When you walk around Budapest, one of the closest European capitals to the Ukrainian conflict, you immediately notice that Ukrainian flags are not hung everywhere. But this is not because people are accustomed to the idea of conflict, it’s just that from the very beginning they didn’t particularly decorate the windows with blue and yellow flowers. Hungarians do not use the Ukrainian flag as a fashionable symbol to show their benefactor. Nevertheless, the current migration crisis has united representatives of Hungarian civil society with different political views. There has not been such unity since the fall of communism in 1989.
After an exhausting week-long trip, Marina, the mother of two junior schoolchildren, arrived in Budapest on the first of March. She traveled through Romania. There, in Kharkov, she left her husband, with whom she had been married for 14 years. She had only two suitcases with winter clothes with her. The woman says that they were not up to toys, photos and food. Residents of Budapest paid for their children’s education in a private English school, provided the family with housing and even helped her with work. Single mother Tanya arrived from Kharkov on March 13 with her nine-year-old son. The family hoped to find a safe place, but found not only a shelter: the residents of the area raised money for a new life and offered to stay in a furnished apartment for free. These are stories about how ordinary Hungarians express solidarity and support their neighbors.
Since the beginning of the operation, more than 1.2 million citizens and residents of Ukraine have arrived in Hungary from Ukraine and Romania. Hungary does not have border controls with Slovakia, Austria and Slovenia, so it is difficult to say how many refugees have chosen to move to other European countries, but it seems that many of them have done so. And although by June 13 the Hungarian authorities received only 24,452 requests for temporary asylum, it is estimated that by May 5 there were already about 100-140 thousand Ukrainian refugees in the country. The fighting is taking place mainly in the eastern part of the country, so people have started to go home. According to the European Border and Coast Guard Agency, about 2.5 million Ukrainians have returned home since the start of the operation.
More than 100 days have passed since the beginning of the operation, and the Hungarians, it seems, still continue to help refugees. Despite the economic and financial difficulties that Hungary itself is currently experiencing due to the coronavirus and the conflict, the government has retained additional benefits for them. But this is not the case everywhere. In the region, more and more people began to say that the authorities care more about refugees than about their own citizens. Recently, Bulgaria began to evict Ukrainians from hotels on the seashore, where they were placed after the conflict began. Now people have to move to refugee reception centers. Ukrainians fleeing to Bulgaria began to complain about the complete lack of information. Regarding the eviction from the coastal hotels, Bulgarian Minister of Tourism Hristo Prodanov said: “We took them in and took care of them for three months. Now they have to enter the labor market, find housing, pay rent and live like everyone else.”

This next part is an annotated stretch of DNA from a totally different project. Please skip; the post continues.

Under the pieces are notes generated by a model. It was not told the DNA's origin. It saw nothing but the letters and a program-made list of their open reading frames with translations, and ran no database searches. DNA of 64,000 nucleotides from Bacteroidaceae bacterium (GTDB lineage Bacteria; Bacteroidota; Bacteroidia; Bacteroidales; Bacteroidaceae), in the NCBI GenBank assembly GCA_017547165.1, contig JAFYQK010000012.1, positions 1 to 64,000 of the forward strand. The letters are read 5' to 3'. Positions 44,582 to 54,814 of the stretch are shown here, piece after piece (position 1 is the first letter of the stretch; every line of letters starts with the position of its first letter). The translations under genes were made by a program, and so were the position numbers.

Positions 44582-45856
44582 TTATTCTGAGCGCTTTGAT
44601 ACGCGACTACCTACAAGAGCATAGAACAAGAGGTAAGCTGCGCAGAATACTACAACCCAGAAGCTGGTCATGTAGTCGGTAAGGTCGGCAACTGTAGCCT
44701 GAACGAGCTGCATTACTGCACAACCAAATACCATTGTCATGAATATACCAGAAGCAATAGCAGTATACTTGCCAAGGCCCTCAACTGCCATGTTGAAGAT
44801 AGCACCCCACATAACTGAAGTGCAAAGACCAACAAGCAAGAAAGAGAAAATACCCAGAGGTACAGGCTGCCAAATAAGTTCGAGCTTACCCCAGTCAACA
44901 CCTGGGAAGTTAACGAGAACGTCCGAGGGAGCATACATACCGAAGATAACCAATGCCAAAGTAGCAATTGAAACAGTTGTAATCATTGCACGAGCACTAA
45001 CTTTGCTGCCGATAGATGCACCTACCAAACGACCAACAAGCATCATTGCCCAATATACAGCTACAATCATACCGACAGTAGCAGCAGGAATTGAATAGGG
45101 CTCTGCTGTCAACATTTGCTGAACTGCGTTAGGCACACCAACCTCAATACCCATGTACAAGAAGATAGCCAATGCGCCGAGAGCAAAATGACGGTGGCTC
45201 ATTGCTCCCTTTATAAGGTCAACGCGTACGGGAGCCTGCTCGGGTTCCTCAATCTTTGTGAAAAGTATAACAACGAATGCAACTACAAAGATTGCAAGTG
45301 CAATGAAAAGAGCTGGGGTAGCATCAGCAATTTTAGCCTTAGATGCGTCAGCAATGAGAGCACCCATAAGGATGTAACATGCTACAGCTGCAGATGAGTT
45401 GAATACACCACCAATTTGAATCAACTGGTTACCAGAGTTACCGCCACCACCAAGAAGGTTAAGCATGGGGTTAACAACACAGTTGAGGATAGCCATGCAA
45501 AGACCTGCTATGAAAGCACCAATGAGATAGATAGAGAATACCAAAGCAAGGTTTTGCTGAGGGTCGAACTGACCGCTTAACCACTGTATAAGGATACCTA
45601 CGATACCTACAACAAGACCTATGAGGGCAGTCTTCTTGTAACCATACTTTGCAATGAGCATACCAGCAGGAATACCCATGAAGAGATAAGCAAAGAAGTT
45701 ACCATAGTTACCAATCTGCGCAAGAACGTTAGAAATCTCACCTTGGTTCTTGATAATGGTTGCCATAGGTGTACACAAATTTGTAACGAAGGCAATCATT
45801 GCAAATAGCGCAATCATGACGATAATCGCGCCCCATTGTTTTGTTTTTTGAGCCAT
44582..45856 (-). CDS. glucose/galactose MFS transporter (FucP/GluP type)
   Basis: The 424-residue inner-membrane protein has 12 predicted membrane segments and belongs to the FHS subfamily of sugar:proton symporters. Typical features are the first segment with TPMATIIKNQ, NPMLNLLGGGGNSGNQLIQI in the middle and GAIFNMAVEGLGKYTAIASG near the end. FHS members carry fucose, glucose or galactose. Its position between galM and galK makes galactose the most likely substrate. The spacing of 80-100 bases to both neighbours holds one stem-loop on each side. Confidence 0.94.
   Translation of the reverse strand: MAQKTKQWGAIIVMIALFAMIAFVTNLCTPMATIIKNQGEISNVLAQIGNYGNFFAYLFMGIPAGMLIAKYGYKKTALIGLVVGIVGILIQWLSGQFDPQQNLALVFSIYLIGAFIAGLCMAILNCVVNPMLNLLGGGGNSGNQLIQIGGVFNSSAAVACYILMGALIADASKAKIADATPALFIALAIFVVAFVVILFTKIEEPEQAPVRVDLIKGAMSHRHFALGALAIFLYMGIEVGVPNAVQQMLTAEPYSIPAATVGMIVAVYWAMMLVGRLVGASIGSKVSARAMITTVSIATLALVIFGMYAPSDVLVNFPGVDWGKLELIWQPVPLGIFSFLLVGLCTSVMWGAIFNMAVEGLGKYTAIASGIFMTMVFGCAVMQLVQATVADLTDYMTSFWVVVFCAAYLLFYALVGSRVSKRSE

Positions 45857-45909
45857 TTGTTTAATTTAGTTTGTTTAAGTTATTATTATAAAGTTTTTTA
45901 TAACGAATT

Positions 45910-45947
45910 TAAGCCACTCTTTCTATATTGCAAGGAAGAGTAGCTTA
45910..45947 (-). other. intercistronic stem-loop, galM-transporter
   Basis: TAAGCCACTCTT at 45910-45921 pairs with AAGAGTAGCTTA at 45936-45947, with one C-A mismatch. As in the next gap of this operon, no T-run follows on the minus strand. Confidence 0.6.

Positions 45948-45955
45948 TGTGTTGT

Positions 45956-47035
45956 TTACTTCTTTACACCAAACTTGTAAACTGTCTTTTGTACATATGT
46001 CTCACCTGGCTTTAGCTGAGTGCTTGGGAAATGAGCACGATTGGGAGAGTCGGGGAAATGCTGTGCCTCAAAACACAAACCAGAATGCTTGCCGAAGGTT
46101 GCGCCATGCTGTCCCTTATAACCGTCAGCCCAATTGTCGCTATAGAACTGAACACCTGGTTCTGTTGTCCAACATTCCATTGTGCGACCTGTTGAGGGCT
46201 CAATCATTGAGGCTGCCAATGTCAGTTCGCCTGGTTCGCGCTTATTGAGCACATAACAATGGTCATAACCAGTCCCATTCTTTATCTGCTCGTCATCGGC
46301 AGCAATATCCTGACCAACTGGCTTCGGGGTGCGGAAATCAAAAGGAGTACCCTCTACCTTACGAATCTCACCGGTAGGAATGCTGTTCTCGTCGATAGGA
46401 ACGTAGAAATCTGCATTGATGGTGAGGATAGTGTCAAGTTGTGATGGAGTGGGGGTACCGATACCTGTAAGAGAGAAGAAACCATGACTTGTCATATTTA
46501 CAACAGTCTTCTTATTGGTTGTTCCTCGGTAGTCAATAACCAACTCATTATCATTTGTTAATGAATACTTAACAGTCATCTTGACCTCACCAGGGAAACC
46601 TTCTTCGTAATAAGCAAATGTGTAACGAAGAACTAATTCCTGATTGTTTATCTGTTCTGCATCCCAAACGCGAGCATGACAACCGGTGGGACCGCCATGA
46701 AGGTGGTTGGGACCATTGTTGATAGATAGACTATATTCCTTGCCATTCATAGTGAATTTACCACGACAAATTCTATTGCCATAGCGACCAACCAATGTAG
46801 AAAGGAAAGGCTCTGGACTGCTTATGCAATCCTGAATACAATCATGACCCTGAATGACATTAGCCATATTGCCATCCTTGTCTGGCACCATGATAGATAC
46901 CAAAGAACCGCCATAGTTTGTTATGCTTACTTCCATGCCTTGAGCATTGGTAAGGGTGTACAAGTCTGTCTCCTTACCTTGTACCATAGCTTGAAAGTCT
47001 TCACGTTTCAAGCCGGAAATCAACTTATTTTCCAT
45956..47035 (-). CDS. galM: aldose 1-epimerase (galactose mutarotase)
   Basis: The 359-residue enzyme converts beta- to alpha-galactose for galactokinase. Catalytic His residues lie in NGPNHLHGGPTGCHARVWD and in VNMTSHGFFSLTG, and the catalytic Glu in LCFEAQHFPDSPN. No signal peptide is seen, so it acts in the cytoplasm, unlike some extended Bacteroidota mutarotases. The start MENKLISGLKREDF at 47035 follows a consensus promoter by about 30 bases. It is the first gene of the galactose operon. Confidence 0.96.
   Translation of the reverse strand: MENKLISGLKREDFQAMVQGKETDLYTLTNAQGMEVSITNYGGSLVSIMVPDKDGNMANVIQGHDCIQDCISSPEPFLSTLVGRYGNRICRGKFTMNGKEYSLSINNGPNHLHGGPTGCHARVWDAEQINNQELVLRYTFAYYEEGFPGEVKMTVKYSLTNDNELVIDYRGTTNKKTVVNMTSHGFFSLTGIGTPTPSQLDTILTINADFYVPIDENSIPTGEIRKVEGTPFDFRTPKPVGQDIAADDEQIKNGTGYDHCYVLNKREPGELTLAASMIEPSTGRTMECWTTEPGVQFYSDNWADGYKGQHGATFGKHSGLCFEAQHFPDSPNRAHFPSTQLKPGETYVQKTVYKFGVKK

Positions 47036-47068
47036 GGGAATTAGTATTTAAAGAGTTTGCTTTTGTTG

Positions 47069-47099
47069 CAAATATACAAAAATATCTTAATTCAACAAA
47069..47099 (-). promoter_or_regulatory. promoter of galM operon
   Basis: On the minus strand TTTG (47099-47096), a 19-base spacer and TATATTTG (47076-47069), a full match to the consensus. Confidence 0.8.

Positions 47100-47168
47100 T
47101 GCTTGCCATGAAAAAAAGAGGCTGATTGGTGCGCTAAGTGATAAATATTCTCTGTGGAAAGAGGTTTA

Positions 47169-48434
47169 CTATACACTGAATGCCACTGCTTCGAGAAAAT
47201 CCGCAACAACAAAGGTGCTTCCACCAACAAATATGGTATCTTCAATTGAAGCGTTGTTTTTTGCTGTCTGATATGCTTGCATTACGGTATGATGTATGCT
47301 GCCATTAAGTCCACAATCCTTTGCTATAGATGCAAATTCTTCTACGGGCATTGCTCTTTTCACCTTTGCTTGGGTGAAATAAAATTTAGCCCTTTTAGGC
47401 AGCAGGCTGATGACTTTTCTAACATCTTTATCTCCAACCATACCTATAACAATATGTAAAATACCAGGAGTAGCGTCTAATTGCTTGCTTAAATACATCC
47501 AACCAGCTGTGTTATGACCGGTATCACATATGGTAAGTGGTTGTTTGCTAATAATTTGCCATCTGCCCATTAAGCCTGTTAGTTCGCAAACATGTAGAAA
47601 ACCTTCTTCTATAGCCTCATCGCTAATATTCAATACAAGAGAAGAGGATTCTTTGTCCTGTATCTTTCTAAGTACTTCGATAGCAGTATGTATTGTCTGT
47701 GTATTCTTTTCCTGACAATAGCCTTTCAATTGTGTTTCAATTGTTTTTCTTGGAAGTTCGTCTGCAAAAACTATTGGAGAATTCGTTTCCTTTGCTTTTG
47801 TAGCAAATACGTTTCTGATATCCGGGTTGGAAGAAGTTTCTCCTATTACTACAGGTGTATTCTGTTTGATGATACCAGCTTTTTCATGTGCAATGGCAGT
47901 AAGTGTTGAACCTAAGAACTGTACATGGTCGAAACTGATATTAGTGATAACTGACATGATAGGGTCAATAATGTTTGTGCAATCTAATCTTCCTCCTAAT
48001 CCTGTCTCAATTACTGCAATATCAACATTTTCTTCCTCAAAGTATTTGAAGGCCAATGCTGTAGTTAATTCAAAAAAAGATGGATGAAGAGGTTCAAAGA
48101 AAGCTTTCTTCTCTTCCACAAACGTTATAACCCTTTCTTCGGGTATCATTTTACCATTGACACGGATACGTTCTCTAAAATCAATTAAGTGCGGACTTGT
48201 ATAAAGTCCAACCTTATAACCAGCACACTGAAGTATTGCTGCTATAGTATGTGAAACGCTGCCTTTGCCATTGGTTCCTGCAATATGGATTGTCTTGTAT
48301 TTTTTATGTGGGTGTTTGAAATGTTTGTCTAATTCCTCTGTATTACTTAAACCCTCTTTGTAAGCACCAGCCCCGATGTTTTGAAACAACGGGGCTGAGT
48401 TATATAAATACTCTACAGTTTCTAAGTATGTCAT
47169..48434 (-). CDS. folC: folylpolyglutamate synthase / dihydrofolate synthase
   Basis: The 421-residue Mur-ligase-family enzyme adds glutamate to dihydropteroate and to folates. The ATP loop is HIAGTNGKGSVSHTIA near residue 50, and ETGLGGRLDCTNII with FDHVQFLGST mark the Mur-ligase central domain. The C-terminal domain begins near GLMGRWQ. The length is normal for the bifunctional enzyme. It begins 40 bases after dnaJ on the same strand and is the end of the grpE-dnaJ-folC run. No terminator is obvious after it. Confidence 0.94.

At the same time, some opposition party leaders in Central and Eastern Europe have begun to stir up anti-immigration sentiment. In traditionally anti-Russian Poland, the far-right Confederation of Freedom and Independence has criticized the government for giving too many benefits to Ukrainian refugees. The Czech far-right Freedom and Direct Democracy Party, in a recent statement, called on the authorities to “end ‘tourism for help’ of Ukrainian migrants.” In Slovakia, popular dissatisfaction with helping Ukrainian refugees is growing, small protests have already broken out in different parts of the country. According to the media group Euractiv, some drivers do not even allow them to ride the bus for free, although there is a government decree to that effect. In Hungary, apart from the initial racial harassment of Ukrainian Gypsies, even the far-right Our Motherland party did not oppose helping Ukrainians who arrived.
Despite the change in attitudes, the countries that hosted the largest number of refugees continue to help them. According to a Eurobarometer poll, 86% of Hungarians fully support or tend to approve of accepting refugees seeking asylum in the EU. This number is lower than in Poland (92%), but significantly higher than in the Czech Republic and Slovakia (77% in both countries).
In general, Ukrainian refugees were helped upon arrival in the EU. All these days they were fed, cared for and supported with kind words. Hungary is no different. A good heart is not bright slogans and show off. In Hungary, they do not wave blue and yellow flags, but they provide unwavering support for their Ukrainian neighbors fleeing the conflict.
Mónika Palotai is a visiting fellow at the Hudson Institute and an expert on EU and international law issues.
Kristóf György Veres is a Research Fellow at the Center for Immigration Studies, specializing in EU and US immigration. Received the Andrássy National Security Grant.